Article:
I had a profound spiritual experience at the southern end of Putney Bridge last week and suspect few others can say that. It took place in St Mary’s church while visiting the scene of the Putney Debates that were held over several days in 1647. This was during the brief period of peace following Parliament’s initial victory over the Royalists.
Oliver Cromwell was himself facing a potential revolt from the New Model army rank and file, the later labelled Levellers, who wanted to confront the Army Council concerning various demands. It was the first time in British, possibly world history in which members of the elite had to engage on equal terms with people who had no social status and no political rights whatsoever. It represented the start of a long journey that would eventually result in the enshrinement of freedom of conscience, the American revolution and the extension of the franchise to all adults.
The Putney Debates were therefore a hugely important development in the history of our country and for the whole of the Anglosphere. Seeing at first hand the actual environment in which this momentous event took place was both very inspiring and rather bizarre.
It is ironic, however, that the concept of equality, which was the foundation stone of the Levellers advocacy of freedom of speech, should today be deployed by the wokey New Left to justify restricting the exchange of ideas. Driven by their nonconformist, protestant understanding of Christianity, which stressed that there was ‘an equality of souls’ and that God had granted everyone free will, the Levellers deduced that political rights should be granted to all men, if not, at this stage, women.
Being religious extremists, they did not extend the logic of their starting position to a right to consume alcohol, play football, dance, engage in extra-marital fornication and celebrate Xmas. Though they may not have been exactly party animals they did, at least, get the liberal ball rolling.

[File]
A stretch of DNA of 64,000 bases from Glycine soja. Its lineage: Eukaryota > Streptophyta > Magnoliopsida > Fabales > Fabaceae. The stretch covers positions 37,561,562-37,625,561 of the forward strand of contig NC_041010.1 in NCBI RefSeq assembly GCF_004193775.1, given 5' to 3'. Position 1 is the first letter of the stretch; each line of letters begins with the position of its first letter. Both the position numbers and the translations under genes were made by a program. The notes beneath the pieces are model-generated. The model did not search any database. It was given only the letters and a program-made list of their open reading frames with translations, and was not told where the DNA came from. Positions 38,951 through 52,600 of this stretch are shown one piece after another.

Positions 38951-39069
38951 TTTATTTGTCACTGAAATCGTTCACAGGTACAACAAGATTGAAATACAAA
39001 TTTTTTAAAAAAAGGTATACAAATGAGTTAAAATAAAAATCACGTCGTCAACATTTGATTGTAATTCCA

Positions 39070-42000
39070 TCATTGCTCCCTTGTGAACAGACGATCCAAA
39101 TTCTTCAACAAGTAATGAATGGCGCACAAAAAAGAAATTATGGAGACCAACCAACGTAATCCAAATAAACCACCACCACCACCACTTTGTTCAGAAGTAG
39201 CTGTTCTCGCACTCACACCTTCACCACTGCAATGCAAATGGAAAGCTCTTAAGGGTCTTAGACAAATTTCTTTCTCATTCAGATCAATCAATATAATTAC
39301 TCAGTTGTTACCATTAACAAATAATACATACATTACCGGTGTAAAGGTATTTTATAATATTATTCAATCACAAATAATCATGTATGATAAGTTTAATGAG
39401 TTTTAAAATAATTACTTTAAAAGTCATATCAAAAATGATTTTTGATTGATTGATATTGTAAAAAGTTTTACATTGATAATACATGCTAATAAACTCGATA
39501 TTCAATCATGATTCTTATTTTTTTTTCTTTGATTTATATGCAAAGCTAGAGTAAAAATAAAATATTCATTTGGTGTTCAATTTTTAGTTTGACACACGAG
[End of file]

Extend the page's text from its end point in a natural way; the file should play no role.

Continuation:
The debates were recorded and what is clear is that Cromwell could not adequately respond to the demands that religious liberty should logically be accompanied by an extension of political rights. He kept talking vaguely of the prospect of anarchy if the changes demanded were conceded. This was an intellectually bruising experience for him. Cromwell was later to embark upon his own version of cancel culture. This involved the time trusted method of having some of the leaders of this potentially insurgent movement executed for supposed treason. This is something the Wokesters haven’t, as yet, decided to visit upon the likes of JK Rowling or, even, David Starkey for their thought crimes. If anyone was engaging in treachery to The Old Cause, as the supporters of the parliamentary side referred to the struggle against Charles Stuart, it was ‘The Lord Protector’ himself.
While waiting for a coffee in the excellent café inside St Mary’s I had a vision of the ghosts of Levellers queuing behind me following a break in proceedings, hoping to obtain perhaps a parsnip flavoured hot beverage accompanied, possibly, by some foul fish recently procured from the adjacent and malodorous River Thames. What these hardy, battle-hardened chaps would make of the desire today to extend ‘hate crime’ legislation to incorporate even private conversations, together with the drive to cleanse our universities of the contestation of ideas, we can only conjecture.
And if the latterday control freaks of the Woke Left were to be able to go back in time to the mid 17th century they would no doubt either ban the Putney Debates from taking place at all, due to the toxic masculinity of the participants or, if they were allowed to proceed, would insist on ‘jazz hands’ when the delegates wanted to show their appreciation of comments made.